First aid for finger fractures and dislocations

Fractures and dislocated fingers are common injuries, especially in contact and ball sports. 

Injuries to the fingers can result in significant loss of hand function. Even the simple ‘trapped’ finger, if not diagnosed and treated promptly, can lead to decreased motion and a poor outcome. Finger fractures may appear relatively minor, however, given the intricate function of the fingers these injuries require careful evaluation, early diagnosis and appropriate treatment to ensure there is no permanent disability or deformity.

Fractures and dislocations of the phalanges (fingers) occur from a variety of mechanisms. In younger patients, these injuries are more likely to be sports-related, while older patients are likely to be injured by machinery or falls.

Finger dislocations are a common injury. Dislocations occur when the bones of the finger are moved from their normal position, causing damage to the ligaments surrounding the joint.

Finger dislocations can occur in any of the joints of any finger, but most often occurs in the middle knuckle of the little, ring, middle, or index finger. Dislocation of the finger joints (including the thumb) are commonly seen in ball sports, for example football, netball, basketball and cricket when the finger is hit on the end by the ball.

Symptoms include deformity, impaired function, pain and immediate swelling followed by bruising.

Fractures of the bones of the finger are less common than joint dislocations but often also occur as a result of being hit on the end of the finger in many ball sports. Pain, swelling and deformity may be felt and the break should be iced and immobilised.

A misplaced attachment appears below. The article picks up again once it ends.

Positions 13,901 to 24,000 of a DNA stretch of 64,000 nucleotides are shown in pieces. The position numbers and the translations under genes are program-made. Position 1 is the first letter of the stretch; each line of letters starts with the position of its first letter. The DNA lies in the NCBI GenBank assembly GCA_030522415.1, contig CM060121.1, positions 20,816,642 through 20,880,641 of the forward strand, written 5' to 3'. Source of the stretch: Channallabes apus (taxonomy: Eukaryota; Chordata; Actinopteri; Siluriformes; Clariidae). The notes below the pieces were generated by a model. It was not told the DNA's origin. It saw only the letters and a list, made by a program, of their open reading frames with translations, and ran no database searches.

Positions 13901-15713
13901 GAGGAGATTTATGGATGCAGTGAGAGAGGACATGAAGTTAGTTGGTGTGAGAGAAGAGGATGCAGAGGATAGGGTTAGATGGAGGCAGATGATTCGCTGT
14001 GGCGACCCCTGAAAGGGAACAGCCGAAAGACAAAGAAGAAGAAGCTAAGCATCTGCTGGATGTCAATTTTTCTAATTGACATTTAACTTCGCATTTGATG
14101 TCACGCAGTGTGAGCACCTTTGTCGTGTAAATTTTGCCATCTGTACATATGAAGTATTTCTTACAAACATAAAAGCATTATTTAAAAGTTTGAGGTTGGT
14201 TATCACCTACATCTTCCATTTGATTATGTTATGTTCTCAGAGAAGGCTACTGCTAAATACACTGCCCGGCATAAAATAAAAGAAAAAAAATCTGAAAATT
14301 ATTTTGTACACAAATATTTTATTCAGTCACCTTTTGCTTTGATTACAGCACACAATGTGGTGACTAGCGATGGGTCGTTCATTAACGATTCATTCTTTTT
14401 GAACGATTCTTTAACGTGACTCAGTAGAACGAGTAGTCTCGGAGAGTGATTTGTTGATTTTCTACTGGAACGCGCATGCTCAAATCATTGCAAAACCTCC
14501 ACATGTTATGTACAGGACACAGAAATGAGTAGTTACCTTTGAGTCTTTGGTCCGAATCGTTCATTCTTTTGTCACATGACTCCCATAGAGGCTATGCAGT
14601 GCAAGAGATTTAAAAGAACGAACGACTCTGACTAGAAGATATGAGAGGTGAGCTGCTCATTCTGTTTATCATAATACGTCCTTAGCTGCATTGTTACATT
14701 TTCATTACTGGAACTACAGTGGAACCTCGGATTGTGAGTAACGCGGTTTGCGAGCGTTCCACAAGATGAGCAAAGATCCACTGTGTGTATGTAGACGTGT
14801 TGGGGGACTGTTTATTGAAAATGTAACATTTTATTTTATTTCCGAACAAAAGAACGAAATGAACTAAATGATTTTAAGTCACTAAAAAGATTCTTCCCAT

Clinical presentation of finger fractures and dislocations depends primarily on the mechanism of injury. Crushing injuries to the fingertip commonly involve the nail bed in addition to the underlying distal bone.Finger splinting

Injuries at the joints usually present with swelling, bruising and reduced motion. Deformity may also be present at the joint as well as in the mid-section of the bone of a displaced, unstable fracture.

Finger fractures that are non-displaced or stable are usually simply treated by immobilisation, usually splinted to another finger, however, open or unstable may required addition hospital treatment, in some cases even surgery.

Thumb injuries may require a longer period of immobilization, especially if there is clinical concern that a ligament was torn.

As with all fractures, a careful history should include the mechanism and time of injury, associated injuries, and the extent of any deformity. The physical examination should also include an assessment of swelling, neuro-vascular status, range of motion, and presence of open injury.

Swelling can be controlled using ice and immobilisation is very important, ideally and one should always seek medical advice.

Stiffness and lack of movement are common long-term symptoms if the finger is not managed effectively. In general, management of soft tissues is the first priority (after addressing any airway, breathing and circulation issues and any other more serious injuries), especially is bleeding or open wounds are present. The appropriate use of splinting is a key component of treating finger fractures and dislocations. 

John Furst

JOHN FURST is an experienced emergency medical technician and qualified first aid and CPR instructor. John is passionate about first aid and believes everyone should have the skills and confidence to take action in an emergency situation.

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